Ford_Foundation_and_Walker

“Nuance” as Carceral Worldmaking: A Response to Darren Walker

by Dylan Rodríguez

The recent and unfortunate statement by Ford Foundation president Darren Walker, “In Defense of Nuance,” defends and affirms the condition of domestic warfare popularly known (though misnamed) as “mass incarceration.” (The “mass” of “mass incarceration” is not an undifferentiated cross-section of the US demography, but is in fact a targeted, profiled, carcerally segregated population that reflects the nation’s racial chattel and racial-colonial foundations and their present tense continuities.) We should be clear that Walker’s missive ignores, dismisses, or otherwise trivializes and caricatures a thriving and growing body of abolitionist scholarship and collective praxis that is rigorously challenging the cultural and political premises of policing, criminalization, and incarceration as normalized protocols of gendered racist state violence in the United States and elsewhere.

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When They See Us

Central Park Five Syllabus: A Supplementary Reading List 

As NYC-born and raised educators, organizers and activists who work on issues relating to race, class, criminalization and youth justice, we were deeply touched by the Netflix series When They See Us, directed by Ava DuVernay. Based on the case of the Central Park Five, a group of black and Latinx teenagers who were coerced into confession, wrongly convicted and harshly sentenced to prison for the alleged rape of a white woman, this series captures the socio-political and economic atmosphere of New York City in the eighties and nineties.
… The Netflix series touches on themes relating to race, class, gender, criminalization of youth and media moral panics, which we want to help students further unpack. The readings in this syllabus are meant to supplement the documentary series and allow students to engage critically with the historical and contemporary criminalization of working-class youth of color. We hope that youth educators will add to this syllabus and continue these important conversations inside and outside of the classroom. It is through expanding our knowledge about the past and present that we can organize against the criminalization and incarceration of our youth. Please use #exonerated5syllabus or #WhenTheySeeUsSyllabus to share.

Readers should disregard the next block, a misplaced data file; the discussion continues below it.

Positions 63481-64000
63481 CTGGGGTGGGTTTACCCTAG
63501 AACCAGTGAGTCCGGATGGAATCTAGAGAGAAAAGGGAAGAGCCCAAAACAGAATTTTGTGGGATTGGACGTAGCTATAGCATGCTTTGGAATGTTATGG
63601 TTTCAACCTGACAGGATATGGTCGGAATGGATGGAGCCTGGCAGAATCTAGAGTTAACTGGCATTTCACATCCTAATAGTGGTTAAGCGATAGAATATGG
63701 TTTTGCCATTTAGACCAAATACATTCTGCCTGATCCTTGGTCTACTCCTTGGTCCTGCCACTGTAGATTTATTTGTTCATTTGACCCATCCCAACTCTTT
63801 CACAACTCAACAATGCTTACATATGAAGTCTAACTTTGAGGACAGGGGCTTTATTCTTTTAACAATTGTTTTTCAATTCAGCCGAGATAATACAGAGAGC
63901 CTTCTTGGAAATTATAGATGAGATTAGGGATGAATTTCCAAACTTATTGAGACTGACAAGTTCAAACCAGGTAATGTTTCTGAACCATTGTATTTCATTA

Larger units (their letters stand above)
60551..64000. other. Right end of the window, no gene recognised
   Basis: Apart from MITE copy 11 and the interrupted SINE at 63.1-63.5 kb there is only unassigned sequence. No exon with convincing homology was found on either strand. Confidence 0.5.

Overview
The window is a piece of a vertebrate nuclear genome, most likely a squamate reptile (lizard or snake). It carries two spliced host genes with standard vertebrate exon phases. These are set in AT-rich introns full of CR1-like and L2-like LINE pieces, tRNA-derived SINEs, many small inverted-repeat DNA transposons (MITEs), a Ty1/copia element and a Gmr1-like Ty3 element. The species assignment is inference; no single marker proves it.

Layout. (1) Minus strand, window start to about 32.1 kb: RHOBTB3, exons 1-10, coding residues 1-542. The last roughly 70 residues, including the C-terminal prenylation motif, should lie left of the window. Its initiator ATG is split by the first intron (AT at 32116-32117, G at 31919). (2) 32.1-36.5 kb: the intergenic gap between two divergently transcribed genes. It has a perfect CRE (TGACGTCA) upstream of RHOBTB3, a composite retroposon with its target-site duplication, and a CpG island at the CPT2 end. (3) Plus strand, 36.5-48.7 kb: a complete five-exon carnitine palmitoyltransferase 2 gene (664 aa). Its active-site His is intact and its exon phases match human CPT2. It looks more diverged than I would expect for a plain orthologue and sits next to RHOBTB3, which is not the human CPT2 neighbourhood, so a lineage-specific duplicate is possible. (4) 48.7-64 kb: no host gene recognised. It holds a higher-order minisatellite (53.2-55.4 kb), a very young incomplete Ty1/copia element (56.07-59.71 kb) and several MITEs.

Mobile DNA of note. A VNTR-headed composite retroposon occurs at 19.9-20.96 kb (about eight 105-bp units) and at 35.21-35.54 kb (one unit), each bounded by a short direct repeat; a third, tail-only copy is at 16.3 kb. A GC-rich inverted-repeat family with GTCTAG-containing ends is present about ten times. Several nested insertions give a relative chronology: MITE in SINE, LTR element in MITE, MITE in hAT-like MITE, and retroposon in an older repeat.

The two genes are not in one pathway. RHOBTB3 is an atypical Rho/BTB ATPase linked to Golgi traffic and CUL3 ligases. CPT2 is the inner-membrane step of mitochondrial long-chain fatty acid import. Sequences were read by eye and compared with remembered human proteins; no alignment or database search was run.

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Refusing to Be Broken: Hartwick College Criminalizes Black Female Self-Defense against Racist White Male Assaults

– by Jallicia Jolly –

… Black female resistance is always greeted with punishment as young Black women are forced to accept both the apology and justification for their violation. Viewed as a bearer of an incurable immorality, Black girls and women remain culpable for the suffering caused by their dynamic dehumanization. Ask Marissa Alexander – a Black woman from Florida charged with firing a warning shot at her abusive ex-husband.

Yet, Black women continue to fight against murderous embodiments of racist patriarchy. It is this context that makes the use of their own bodies as weapons of resistance revolutionary. It is in the battlefield of legal visibility, public recognition, and personal safety that their self-defense asserts their right to life, protection, care, and dignity. …

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